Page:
Bell Unveils Military HSVTOL Vehicle Concepts

 - August 3, 2021, 5:02 AM
Bell’s HSVTOL family of concepts ranges from large tactical mobility vehicles to unmanned aircraft. (Photo: Bell Textron)

Bell Textron has released an image depicting design concepts that employ the company’s High-Speed Vertical Take-Off and Landing (HSVTOL) technology. The concepts build on the tiltrotor technology that Bell has successfully implemented in the V-22 Osprey and V-280 Valor aircraft, the latter having recently completed its test campaign.

HSVTOL blends helicopter and fixed-wing technology into concepts that aim to deliver cruising speeds above 400 knots yet can offer long hover endurance with low downwash and complete independence from runways. The concept is scalable across a range of aircraft sizes—from 4,000 to over 100,000 pounds—and missions, from small, unmanned vehicles that could be used for personnel recovery to larger tactical mobility “assault” craft. 

“Bell’s HSVTOL technology is a step change improvement in rotorcraft capabilities,” said Jason Hurst, vice president, Innovation. “Our technology investments have reduced risk and prepared us for rapid development of HSVTOL in a digital engineering environment, leveraging experience from a robust past of technology exploration and close partnerships with the [U.S.] Department of Defense and Research Laboratories.”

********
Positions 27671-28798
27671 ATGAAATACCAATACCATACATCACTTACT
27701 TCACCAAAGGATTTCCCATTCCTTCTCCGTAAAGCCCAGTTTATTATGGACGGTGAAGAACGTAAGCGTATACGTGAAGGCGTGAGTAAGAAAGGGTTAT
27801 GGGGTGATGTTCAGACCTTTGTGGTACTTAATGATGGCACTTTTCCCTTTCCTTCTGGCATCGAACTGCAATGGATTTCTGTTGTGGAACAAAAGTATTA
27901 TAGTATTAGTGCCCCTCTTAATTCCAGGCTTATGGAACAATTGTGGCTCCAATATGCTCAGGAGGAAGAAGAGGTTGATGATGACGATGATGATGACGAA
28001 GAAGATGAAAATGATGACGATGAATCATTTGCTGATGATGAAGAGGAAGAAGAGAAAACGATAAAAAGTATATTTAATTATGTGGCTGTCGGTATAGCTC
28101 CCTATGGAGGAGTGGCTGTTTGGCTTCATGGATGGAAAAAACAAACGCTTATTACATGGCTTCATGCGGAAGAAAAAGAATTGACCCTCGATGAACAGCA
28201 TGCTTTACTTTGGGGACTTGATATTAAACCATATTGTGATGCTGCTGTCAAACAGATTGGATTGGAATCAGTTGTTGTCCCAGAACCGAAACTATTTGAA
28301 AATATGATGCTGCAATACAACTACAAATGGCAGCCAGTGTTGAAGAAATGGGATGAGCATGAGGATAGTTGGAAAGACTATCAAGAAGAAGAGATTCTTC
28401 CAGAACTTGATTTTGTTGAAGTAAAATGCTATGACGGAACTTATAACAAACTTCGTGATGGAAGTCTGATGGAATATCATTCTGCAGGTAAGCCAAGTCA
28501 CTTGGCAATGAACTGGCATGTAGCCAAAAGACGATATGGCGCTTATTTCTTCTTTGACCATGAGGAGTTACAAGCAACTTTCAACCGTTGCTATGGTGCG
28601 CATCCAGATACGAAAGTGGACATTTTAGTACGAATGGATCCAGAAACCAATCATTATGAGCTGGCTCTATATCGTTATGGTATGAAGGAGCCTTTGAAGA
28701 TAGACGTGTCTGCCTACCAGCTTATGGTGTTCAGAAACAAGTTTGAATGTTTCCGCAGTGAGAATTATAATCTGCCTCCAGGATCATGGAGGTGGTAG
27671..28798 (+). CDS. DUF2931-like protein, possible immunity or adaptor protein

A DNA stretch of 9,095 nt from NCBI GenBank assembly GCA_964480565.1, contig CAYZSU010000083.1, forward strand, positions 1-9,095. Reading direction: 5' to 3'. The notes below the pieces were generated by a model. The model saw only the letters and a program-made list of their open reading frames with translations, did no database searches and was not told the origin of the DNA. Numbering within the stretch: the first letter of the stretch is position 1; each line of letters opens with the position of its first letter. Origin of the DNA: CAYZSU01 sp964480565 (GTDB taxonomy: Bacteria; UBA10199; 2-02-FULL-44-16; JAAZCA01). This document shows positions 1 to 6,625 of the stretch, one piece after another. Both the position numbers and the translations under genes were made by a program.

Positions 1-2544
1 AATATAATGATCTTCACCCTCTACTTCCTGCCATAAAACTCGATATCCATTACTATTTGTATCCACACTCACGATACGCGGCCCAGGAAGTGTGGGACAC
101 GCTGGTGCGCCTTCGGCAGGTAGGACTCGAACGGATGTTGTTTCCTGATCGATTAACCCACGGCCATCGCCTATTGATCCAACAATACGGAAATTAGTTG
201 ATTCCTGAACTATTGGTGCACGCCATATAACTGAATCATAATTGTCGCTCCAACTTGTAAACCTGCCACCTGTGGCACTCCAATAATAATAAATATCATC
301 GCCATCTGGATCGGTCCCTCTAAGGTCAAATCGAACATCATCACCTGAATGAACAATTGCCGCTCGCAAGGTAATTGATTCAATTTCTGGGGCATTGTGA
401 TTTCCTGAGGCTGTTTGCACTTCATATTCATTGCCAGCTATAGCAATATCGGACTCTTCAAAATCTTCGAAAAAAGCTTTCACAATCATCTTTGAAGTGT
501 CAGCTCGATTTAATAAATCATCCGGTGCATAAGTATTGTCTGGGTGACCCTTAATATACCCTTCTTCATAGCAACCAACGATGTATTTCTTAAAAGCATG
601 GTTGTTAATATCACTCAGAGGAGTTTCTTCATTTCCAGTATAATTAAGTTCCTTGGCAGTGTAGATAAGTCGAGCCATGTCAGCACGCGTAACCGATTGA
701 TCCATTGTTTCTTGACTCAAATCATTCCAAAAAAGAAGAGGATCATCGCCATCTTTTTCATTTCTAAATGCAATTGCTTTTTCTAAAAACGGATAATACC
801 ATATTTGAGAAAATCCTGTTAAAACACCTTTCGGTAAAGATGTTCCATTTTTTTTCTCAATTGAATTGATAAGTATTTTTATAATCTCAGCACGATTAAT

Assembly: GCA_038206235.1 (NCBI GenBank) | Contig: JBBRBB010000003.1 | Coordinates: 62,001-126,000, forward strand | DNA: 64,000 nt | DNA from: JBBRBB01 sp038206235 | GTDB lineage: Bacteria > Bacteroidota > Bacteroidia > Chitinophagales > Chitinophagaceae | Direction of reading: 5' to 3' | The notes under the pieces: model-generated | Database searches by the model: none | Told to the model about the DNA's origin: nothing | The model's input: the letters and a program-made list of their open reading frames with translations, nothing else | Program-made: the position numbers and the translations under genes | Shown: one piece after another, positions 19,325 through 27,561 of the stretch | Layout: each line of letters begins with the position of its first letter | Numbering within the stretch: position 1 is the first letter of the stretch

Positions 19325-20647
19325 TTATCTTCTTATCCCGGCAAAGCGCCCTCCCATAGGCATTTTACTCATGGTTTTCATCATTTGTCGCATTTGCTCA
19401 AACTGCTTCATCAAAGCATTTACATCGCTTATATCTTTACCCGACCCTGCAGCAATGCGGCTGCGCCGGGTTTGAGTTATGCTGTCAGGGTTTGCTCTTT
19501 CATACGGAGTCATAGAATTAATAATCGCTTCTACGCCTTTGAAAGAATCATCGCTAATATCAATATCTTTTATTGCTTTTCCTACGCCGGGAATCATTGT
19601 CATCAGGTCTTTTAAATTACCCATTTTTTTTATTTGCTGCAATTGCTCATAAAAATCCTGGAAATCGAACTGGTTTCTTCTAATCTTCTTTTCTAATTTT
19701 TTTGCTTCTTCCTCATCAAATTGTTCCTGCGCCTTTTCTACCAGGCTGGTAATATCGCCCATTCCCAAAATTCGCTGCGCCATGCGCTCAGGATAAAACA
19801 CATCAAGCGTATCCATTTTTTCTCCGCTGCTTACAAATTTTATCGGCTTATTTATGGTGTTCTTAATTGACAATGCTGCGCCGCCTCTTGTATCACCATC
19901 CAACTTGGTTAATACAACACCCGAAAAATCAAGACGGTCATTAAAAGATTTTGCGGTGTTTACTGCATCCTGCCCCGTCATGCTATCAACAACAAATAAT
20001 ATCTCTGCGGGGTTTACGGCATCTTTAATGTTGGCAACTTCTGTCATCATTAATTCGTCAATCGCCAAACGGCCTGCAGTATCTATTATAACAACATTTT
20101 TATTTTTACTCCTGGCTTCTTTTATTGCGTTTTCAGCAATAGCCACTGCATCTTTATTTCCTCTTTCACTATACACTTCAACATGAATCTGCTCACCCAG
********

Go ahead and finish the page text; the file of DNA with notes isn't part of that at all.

The HSVTOL technology has been made possible due to the expertise that Bell has amassed in tiltrotor operations and design, along with advances in digital flight control technology and emerging technologies in propulsion systems. The company has pioneered many rotary-wing advances, and has continuously conducted active research and development in the sector. Bell points to the success of the XV-3 and XV-15 tiltrotor testbeds that paved the way for the V-22 Osprey.

The illustration that accompanies the announcement of HSVTOL shows three air vehicles of differing sizes, including an unmanned craft. The common configuration partly follows that of a tiltrotor, with short-span wings mounting three-bladed tilting nacelles at the tips. However, in wing-borne flight, the blades fold to significantly reduce drag, with the main engines providing direct thrust. The fuselages are streamlined for high speed, with low-drag intakes, and appear to have some radar signature-reducing shaping.